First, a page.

This Kestra Flow does several things:

  • Clone the fbref parser project we mentioned earlier.
  • Run the main python script to download matches data at the given input date.
  • Upload data to Google Cloud Storage.
  • We scheduled this flow daily, so everyday it will download the latest games data.

Now that we have a process to get data everyday, we can move on to analysis automation with Malloy.

In a separate flow we use the Malloy CLI Kestra plugin to run Malloy commands on our data:

malloy cli

malloy cli topo

In this flow we have the following tasks:

  1. Download our data back to Google Cloud Storage. We could have passed data through the two flows but we prefer to save our data in a dedicated space — the “data lake way” — it’s better for keeping all data in one place.
  2. Write some inline Malloy scripts to analyze differences between goals and expected goals, nested by venue (home/away). In a production environment we would have preferred to store those scripts in a dedicated GitHub repository and use the Git clone Kestra plugin to retrieve them in our Flows.
  3. Run the Malloy CLI and expose data results in outputs (so they can be used afterward in downstream flows for example).

Here we export Malloy results to a JSON file, but we could have saved those to BigQuery tables for example, enabling us to connect dashboard tools such as Looker, Metabase or Superset.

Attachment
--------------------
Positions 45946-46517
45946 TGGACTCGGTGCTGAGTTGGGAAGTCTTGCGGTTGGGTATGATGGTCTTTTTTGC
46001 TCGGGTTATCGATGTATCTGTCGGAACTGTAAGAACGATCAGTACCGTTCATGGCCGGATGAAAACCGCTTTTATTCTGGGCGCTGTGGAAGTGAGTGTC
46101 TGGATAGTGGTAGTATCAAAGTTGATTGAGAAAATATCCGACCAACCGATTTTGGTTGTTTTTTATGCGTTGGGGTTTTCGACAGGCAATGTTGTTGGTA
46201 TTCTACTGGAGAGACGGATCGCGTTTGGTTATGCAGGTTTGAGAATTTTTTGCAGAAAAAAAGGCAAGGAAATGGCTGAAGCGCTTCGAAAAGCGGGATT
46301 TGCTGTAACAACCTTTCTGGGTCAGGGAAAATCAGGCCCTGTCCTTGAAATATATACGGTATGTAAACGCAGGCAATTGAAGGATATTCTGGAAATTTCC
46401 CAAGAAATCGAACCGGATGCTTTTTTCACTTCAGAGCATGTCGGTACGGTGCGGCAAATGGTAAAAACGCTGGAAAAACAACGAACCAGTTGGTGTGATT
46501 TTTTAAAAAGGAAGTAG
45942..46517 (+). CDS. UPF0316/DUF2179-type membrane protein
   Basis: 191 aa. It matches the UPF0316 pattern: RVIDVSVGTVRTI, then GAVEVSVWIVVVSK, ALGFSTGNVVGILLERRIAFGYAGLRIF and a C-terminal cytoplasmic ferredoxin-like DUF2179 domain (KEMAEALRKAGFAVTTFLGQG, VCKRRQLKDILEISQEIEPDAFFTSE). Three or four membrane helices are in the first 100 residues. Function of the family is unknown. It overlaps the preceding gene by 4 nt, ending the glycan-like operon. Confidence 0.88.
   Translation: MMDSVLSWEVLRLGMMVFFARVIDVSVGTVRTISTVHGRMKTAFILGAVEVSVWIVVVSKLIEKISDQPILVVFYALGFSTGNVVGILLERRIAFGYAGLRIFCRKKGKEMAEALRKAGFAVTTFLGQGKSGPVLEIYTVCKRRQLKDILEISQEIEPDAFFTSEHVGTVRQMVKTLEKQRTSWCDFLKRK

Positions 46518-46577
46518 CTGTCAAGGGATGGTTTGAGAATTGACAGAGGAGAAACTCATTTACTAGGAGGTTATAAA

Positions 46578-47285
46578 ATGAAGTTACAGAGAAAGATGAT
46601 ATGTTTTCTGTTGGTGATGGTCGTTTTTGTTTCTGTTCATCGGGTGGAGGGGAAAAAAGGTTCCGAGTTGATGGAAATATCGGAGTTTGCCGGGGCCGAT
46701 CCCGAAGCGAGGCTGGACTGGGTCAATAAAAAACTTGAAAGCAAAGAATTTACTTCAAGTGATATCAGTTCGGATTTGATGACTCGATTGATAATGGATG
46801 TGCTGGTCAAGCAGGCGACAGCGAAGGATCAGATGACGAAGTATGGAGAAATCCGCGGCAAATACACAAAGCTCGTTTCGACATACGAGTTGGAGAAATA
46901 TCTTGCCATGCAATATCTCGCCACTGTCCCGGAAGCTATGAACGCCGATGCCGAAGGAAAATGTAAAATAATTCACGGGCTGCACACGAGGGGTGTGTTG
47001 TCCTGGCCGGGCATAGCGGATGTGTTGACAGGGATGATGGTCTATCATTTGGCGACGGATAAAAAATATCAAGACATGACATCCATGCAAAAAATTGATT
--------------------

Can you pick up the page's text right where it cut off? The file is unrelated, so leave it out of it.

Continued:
xg analysis output

If you want to know more about Kestra and its wide range of possibilities, I encourage you to look at the documentation and join the community on Slack.

Nowadays we often see whole dbt projects trying to denormalize data to allow a broader usages in any analytics project.

Malloy, and the semantic layer in a more general view, offers a way to denormalize on the fly. It opens the box for normalization in dbt or upstream projects, keeping all data models clean and well arranged, making high dimension and complex analytics rendering a downstream and easier task.

This whole exercise showcases how having a proper domain system language (DSL) for dealing with complex concepts is a keystone.

With Malloy for high dimension modelling and Kestra for declarative orchestration, we perceive what could be the dreamed data stack: a stack with fewer tools, each of them allowing end users to express their need in a fluid way, with proper semantics.

Indeed, a data stack with a proper user experience.

Feel free to share your vision of the perfect data experience! Reach out via Kestra Community Slack or open a GitHub issue.

If you like the project, give us a GitHub star and join the open-source community.